Phone scams are surprisingly common crimes that affect an enormous number of people every year, especially the elderly. The damage from these scams can be huge. In some cases, people lose their life savings to phone call fraud. Fortunately, knowing how to identify common phone scams and having a few strategies in you get a call can help you avoid falling victim to these crimes.

Recognizing a Scam

There are many forms of phone scams, which can make identifying them difficult. However, you can expect them to always make a promise or threat. In most cases, it will sound like it can’t possibly be true because it isn’t. Here are some signs to watch out for:

  • Calling About a Prize: Did you win a contest you never entered? This is a common scam and almost always false. If you need to pay anything to get the prize, it is definitely a scam. When someone calls you to say you won $1 million and only need to pay a $500 deposit to get the prize, you are going to be out $500.
  • The IRS Isn’t Calling You: During tax season, this is a very common scam. You should know that the IRS doesn’t call people about taxes, they will only mail you. Similarly, no law enforcement agency is going to call you to say you will be arrested if you don’t pay a fine. They have official ways of conducting their work and phoning you out of the blue isn’t one of them.
  • The Pressure Is On: When someone is pushing you to pay up quickly, the chances are that it is phone call fraud. Anyone conducting legitimate business is going to allow you time to decide.
  • Don’t Believe the Caller: Don’t trust your caller ID (this can be tricked) and don’t believe who the caller is. If your bank is calling to verify your social security number, it is probably a scam. You can always ask to call back (with a number from a recent statement or another reliable source).
  • No One Wants Gift Cards as Payment: Many scammers ask for gift cards as payment because they are close to untraceable. They will have you buy a gift card code online and read it to them. This hides their identity.

Overall, the key is to be wary of unknown numbers calling you. Official business is rarely conducted via the phone. When it is, they will be okay with you calling back at another time. If a caller is putting on the pressure, be cautious.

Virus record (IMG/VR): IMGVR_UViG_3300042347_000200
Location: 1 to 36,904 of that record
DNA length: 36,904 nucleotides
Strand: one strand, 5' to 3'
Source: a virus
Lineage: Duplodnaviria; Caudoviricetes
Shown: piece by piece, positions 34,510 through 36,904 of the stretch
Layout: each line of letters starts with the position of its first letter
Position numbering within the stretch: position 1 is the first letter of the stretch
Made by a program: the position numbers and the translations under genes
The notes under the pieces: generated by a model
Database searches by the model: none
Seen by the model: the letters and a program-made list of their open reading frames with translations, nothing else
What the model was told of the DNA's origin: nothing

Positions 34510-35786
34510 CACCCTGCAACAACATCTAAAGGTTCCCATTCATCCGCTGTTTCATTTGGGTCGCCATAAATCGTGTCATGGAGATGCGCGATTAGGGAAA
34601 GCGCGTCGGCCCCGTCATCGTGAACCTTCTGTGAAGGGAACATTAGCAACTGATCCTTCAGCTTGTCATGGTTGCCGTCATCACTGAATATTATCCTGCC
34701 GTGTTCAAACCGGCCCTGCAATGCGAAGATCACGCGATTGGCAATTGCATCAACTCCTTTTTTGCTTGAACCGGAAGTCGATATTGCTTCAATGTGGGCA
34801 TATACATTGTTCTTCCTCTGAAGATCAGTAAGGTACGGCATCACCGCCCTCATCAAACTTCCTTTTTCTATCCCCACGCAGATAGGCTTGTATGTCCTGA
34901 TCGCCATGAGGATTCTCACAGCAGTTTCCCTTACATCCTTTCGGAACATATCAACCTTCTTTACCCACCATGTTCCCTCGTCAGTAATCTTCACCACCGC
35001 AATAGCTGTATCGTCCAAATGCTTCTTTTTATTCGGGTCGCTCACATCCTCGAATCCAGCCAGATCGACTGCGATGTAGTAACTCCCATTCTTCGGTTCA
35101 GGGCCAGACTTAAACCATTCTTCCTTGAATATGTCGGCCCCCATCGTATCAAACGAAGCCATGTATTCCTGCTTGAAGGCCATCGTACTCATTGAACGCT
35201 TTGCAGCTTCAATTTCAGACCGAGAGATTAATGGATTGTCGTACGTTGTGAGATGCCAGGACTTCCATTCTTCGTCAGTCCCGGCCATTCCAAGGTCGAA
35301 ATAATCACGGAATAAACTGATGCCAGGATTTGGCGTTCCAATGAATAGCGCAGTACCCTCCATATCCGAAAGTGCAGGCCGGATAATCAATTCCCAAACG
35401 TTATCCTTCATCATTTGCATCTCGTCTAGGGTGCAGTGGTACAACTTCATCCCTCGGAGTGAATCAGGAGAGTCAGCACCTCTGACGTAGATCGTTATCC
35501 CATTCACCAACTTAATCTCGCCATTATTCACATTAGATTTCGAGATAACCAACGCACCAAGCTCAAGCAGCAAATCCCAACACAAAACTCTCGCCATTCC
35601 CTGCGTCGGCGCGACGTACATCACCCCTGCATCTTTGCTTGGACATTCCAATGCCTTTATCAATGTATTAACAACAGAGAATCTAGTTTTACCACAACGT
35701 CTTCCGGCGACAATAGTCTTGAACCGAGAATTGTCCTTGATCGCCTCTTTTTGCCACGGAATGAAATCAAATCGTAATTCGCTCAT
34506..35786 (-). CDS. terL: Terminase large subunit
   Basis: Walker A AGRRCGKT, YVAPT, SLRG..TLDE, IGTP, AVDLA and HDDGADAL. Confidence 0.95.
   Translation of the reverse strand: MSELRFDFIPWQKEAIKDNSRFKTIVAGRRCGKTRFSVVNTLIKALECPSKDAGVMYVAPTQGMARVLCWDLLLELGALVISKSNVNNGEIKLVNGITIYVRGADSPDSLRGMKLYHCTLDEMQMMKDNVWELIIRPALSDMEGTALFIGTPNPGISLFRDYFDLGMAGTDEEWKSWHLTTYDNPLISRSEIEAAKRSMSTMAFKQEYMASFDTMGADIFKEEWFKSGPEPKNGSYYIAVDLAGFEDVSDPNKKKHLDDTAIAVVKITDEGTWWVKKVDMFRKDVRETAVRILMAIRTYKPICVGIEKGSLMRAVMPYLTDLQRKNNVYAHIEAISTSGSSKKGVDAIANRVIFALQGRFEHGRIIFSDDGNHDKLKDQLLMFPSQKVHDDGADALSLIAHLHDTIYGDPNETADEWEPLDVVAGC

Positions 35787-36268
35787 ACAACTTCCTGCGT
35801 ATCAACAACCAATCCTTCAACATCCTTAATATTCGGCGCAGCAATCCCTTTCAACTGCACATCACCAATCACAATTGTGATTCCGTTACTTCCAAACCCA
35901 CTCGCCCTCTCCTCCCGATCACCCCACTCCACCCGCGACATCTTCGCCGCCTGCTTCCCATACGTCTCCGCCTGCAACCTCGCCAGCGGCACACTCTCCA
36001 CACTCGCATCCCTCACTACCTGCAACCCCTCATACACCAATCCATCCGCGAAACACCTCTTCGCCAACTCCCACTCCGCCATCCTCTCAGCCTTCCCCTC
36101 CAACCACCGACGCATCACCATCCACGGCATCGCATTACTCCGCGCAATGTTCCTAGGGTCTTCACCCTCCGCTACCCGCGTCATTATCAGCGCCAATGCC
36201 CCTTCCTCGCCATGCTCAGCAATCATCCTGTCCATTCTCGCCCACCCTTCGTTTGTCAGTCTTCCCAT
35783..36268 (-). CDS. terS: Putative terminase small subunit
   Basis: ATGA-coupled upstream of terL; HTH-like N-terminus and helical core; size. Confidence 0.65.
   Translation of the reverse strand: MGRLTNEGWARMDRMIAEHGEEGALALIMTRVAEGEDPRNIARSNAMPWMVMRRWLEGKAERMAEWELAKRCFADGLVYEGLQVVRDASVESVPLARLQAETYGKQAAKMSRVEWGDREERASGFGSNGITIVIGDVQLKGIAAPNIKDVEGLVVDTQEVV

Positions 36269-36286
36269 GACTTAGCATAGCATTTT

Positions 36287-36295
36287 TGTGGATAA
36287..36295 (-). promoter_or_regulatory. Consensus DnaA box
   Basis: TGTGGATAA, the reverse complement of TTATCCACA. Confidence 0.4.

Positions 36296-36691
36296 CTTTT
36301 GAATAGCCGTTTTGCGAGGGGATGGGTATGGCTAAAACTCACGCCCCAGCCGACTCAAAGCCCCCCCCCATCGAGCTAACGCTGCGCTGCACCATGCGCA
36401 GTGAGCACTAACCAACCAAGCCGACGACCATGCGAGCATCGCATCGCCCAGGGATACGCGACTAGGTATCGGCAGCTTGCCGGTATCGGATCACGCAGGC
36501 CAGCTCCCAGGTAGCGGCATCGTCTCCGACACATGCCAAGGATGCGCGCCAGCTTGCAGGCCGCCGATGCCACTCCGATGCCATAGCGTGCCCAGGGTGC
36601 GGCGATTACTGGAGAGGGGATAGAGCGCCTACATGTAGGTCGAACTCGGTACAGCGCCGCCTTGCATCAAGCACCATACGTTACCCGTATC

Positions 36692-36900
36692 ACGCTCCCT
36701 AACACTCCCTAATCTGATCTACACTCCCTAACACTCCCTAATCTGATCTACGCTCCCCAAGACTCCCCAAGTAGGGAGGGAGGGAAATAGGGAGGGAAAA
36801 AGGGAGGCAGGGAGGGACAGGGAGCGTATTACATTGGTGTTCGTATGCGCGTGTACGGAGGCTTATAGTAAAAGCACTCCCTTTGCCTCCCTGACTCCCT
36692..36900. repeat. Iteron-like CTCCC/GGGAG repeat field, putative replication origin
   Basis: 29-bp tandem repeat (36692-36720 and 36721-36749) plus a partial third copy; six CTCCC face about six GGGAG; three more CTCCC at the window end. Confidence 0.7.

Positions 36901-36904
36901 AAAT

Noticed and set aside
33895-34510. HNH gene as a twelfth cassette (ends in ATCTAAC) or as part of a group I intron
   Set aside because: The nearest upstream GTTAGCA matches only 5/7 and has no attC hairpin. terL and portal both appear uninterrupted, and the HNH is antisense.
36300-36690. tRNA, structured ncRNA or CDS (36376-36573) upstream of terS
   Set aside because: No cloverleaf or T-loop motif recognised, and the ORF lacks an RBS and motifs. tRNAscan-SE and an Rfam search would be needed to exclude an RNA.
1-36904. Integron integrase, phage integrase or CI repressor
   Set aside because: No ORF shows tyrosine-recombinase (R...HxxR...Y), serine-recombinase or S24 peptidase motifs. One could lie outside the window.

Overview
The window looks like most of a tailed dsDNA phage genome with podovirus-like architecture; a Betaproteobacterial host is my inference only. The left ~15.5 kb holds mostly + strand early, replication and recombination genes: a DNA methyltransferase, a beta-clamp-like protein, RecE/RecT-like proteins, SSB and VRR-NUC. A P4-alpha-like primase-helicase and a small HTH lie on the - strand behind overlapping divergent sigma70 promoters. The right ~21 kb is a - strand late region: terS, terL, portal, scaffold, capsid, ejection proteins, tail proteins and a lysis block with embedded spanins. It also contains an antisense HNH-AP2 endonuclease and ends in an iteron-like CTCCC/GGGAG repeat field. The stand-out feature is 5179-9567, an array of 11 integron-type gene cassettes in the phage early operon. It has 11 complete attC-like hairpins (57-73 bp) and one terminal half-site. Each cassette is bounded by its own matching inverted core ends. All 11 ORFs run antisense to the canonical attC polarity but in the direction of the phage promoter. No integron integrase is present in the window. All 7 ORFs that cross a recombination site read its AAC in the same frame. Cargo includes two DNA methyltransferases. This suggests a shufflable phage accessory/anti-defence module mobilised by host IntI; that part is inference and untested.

What To Do if You Receive a Call

You can always hang up the phone. If the call is about something important, they will try to reach you again or let you call back. A scammer may also call you back but don’t forget that you can simply hang up if you aren’t comfortable. Don’t let anyone pressure you into staying on the call.

If you are uncertain about whether the call is genuine or not, ask to call back. When you do this, DO NOT call the same number back. Instead, look up the phone number for the institution calling you and use that. You can then ask to resume the call. Banks, government agencies and other entities have a call record and another representative will be back to pick things up.

Never give out your information to someone who called you. If your bank calls and needs to verify your identity, they will understand if you aren’t willing to give it. Anyone who isn’t understanding is likely a fraudster.

Finally, try to slow the call down. Scammers use pressure and speed to put people off their balance. Simply ask a few questions, request a moment to get some things together or otherwise make the conversation slower. In many cases, this will help you determine the legitimacy of the call.

Virtual Kidnapping

Although it is quite rare, one type of phone call fraud is especially scary: virtual kidnapping. This most often happened at the southern border but is now occurring all over the country. Someone will call you and say that they have kidnapped a loved one and demand a ransom.

Obviously, this is a very intense situation. Simply hanging up probably isn’t an option on the off chance it isn’t just a scam. Beau Dietl & Associates has helped many people with missing person cases. We can assure you that it is exceedingly rare that someone has actually been kidnapped. In almost every case, it is a scam.

The FBI has found that these calls often originate from Mexican prisons working with U.S. partners. They will often ask for gift cards as payment, a hint that it may be a scam. These are some tips from the FBI:

  • Slow the pace down
  • Call the police
  • Ask for verification in the form of a question only the alleged victim would know
  • Try to text or call the alleged victim

Remember that many calls are just scammers. Be cautious and stay safe.